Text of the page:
How I Became Unrecognizable to Myself

As a full-time education consultant, Allison Zmuda works with educators to grow ideas on how to make learning for students challenging, possible and worthy of the attempt. Over the past fifteen years, Zmuda has shared curricular, assessment, and instructional ideas, shown illustrative examples, and offered practical strategies of how to get started.

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From the outside looking in, people typically remarked that things came easily to me, a product of being in the right place at the right time or taking advantage of a given opportunity that fell into my lap. Even as a little girl, I knew that I had to work incredibly hard to be successful. I had nothing to hang my hat on, nothing to cultivate.

effects of a stroke
My twin sister, Gillian, and me.

My older brother and twin sister had natural, quantifiable talents: he was a gifted mathematician and could easily move from abstractions to complex problems, she was a gifted writer and singer who made her presence known.

So I was determined to be “the hard worker,” “the people-pleaser” until I could figure out where my strengths lay. I was a list-maker, a rule-follower, a goal-oriented person, but I certainly did not think of myself as amazing.

Finding My Way

My talent snuck up on me. I thought I had no original or creative ideas, so I pursued and quantified other people’s thinking. I took copious notes on what my classmates said, what my parents told me about what poems meant, what my teachers told me about the meaning of given topics.

I was a master of bad karaoke of other’s ideas and it worked. Teachers, for example are always quite impressed with their own ideas. I dutifully regurgitated their thinking and I was rewarded for it.

Throughout college, I became an arduous quotation collector, culling gems from authors and speakers who had insight into a topic that I was working on for a paper or a project.

Through my over-reliance on gleaning information from outside experts, connections of my own started to take shape.

The Beauty of the Brain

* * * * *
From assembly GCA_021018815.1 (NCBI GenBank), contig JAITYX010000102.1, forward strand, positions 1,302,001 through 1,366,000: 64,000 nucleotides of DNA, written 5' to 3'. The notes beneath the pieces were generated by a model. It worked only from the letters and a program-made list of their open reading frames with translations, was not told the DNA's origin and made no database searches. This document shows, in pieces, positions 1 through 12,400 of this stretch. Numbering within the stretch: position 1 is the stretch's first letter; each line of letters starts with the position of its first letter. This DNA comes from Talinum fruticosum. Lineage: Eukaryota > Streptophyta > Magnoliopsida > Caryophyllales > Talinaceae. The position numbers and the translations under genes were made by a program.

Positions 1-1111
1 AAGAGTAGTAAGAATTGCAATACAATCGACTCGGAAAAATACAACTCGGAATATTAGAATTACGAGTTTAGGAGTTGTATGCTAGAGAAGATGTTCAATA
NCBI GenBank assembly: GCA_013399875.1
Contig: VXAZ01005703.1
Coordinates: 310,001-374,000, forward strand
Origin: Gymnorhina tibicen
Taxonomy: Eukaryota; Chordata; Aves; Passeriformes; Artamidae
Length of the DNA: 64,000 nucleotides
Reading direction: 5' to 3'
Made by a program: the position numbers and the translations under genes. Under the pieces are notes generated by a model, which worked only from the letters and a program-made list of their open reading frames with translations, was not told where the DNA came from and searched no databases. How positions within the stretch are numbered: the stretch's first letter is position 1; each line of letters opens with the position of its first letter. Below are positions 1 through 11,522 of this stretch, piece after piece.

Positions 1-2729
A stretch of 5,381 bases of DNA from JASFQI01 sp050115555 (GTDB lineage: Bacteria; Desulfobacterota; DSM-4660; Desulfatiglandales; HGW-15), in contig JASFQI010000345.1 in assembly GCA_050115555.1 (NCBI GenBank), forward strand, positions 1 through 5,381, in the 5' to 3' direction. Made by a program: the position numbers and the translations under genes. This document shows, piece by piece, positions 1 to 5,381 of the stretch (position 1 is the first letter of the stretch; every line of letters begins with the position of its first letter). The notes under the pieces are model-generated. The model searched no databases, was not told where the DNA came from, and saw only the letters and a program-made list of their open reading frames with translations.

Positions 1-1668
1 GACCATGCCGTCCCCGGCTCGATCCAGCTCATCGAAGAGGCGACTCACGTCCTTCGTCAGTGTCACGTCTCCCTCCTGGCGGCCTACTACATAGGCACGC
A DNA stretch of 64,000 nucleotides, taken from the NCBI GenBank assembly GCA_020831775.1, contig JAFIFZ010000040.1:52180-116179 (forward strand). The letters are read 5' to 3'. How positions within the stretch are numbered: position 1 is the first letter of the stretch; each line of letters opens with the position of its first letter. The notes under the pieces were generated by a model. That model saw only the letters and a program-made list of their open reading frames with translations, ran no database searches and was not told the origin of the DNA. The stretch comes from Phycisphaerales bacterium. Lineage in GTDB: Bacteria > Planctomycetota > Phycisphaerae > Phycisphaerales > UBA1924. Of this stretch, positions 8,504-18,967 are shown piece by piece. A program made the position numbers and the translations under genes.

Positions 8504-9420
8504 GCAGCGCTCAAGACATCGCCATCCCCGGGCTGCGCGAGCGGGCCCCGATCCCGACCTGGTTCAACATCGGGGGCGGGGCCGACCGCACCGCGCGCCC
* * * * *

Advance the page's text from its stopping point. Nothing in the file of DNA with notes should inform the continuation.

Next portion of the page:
efforts of a strokeI grew into my talent of taking pieces of seemingly disparate information and transforming them into fresh ideas. I developed a skill of “combinatory play” – recombining lots of ideas through language. I used the details from others to present problems and ideas in a new way.

The left side of my brain read and extracted details to feed the right side of my brain to work its magic.

To be honest, I had no idea what I was doing at the time. Post-stroke, the workings of the brain became instantly apparent because of the deficits I was (and to a certain extent still am) experiencing. As a consultant, I was known for revealing my brain in real time, but I could rarely say something in the same way twice.

It was a product of my thinking in that moment, and once the moment was over, it was gone. I was known for my spontaneous epiphanies, rather than for my preplanning. Therefore, being well prepared or being a good writer was an afterthought, something that I did out of due diligence for my audience, but my mind was already racing to another idea.

Getting Stuck

Post-stroke, my inabilities to read and evaluate text, compounded by my inability to communicate what I was thinking, left me stuck in abstractions, desperate to translate those visual images into intelligible thoughts.

I need to tell you all of this upfront because what I had known to be true, how I organized my life, where I envisioned the trajectory of my life was gone in an instant on a cold Saturday morning.

In a matter of moments, I became unrecognizable to myself.

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